Late in 1916 he was drafted to France, captured and spent the rest of the war on a POW camp in Limburg on the Lower Rhine. At this camp Casement, had through German influence, offered a large number of Irishmen their freedom if they would return to Ireland to fight the British. He was stoned from the camp and nearly all of the prisoners remained loyal. Pte Worley developed double pneumonia and was taken to hospital in Cologne. After returning to camp he remained there until the end of the war. The camp was thrown open and the prisoners were allowed to go where they pleased. Only the Red Cross parcels had kept them alive. Their diet was rye bread, potatoes and mangold soup. Hedley, and others who were fit to walk did so, to Metz and from there they went by cattle truck to Nancy. They reached Calais where they were medically examined, reclothed and re-equipped.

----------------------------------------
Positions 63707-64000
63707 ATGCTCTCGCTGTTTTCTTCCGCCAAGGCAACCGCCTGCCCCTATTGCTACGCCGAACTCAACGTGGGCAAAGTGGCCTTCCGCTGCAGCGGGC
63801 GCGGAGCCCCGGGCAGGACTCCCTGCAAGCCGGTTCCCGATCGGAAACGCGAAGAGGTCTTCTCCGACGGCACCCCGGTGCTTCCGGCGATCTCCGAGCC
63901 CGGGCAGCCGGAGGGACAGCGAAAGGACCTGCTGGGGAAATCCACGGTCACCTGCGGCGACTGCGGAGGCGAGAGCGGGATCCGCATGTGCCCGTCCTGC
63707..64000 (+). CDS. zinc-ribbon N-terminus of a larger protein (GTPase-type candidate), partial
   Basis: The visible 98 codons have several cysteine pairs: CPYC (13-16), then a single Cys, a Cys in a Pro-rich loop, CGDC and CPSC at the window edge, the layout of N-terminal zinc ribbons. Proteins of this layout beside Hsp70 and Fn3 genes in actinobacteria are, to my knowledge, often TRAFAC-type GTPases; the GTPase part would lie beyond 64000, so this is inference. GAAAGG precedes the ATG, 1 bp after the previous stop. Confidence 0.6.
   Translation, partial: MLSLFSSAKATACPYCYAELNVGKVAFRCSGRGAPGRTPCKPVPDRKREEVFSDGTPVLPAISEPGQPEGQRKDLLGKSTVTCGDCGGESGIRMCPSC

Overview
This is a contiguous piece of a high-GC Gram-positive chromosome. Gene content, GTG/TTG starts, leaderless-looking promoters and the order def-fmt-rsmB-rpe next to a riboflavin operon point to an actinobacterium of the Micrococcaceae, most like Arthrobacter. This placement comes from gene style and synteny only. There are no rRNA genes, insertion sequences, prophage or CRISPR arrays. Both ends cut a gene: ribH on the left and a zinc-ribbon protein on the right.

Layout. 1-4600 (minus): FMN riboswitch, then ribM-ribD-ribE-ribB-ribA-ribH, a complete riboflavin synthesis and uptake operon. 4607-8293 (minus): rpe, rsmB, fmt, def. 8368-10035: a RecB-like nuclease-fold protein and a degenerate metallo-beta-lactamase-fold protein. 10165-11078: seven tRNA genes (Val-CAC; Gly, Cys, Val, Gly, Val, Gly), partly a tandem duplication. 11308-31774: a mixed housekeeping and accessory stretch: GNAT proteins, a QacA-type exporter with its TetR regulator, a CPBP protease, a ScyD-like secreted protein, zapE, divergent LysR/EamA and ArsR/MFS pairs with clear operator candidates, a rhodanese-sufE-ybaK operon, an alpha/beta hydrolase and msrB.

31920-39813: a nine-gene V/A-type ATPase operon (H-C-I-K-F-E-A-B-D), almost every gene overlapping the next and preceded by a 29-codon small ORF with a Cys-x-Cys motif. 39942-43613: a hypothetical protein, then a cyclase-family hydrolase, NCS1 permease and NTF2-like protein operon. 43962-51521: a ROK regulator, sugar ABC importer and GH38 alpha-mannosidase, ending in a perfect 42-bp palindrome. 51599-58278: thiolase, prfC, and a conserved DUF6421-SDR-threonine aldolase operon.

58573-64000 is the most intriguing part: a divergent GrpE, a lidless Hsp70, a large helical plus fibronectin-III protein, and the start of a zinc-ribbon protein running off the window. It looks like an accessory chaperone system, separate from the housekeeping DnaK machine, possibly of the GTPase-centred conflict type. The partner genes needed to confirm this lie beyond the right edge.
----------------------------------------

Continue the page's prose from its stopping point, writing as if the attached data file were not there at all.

He arrived home in December 1918. It took him along while to get really fit and went through a period of unsettlement. He married a nurse who during the war was nursing at an RAF hospital in Luton.Jo Baker
Pte Patrick Moreland 2nd Btn. Royal Dublin FusiliersMy Grandfather Patrick Moreland was in the 2nd Royal Dublin Fusiliers and was held by the Germans in Limburg LahnJohn Moreland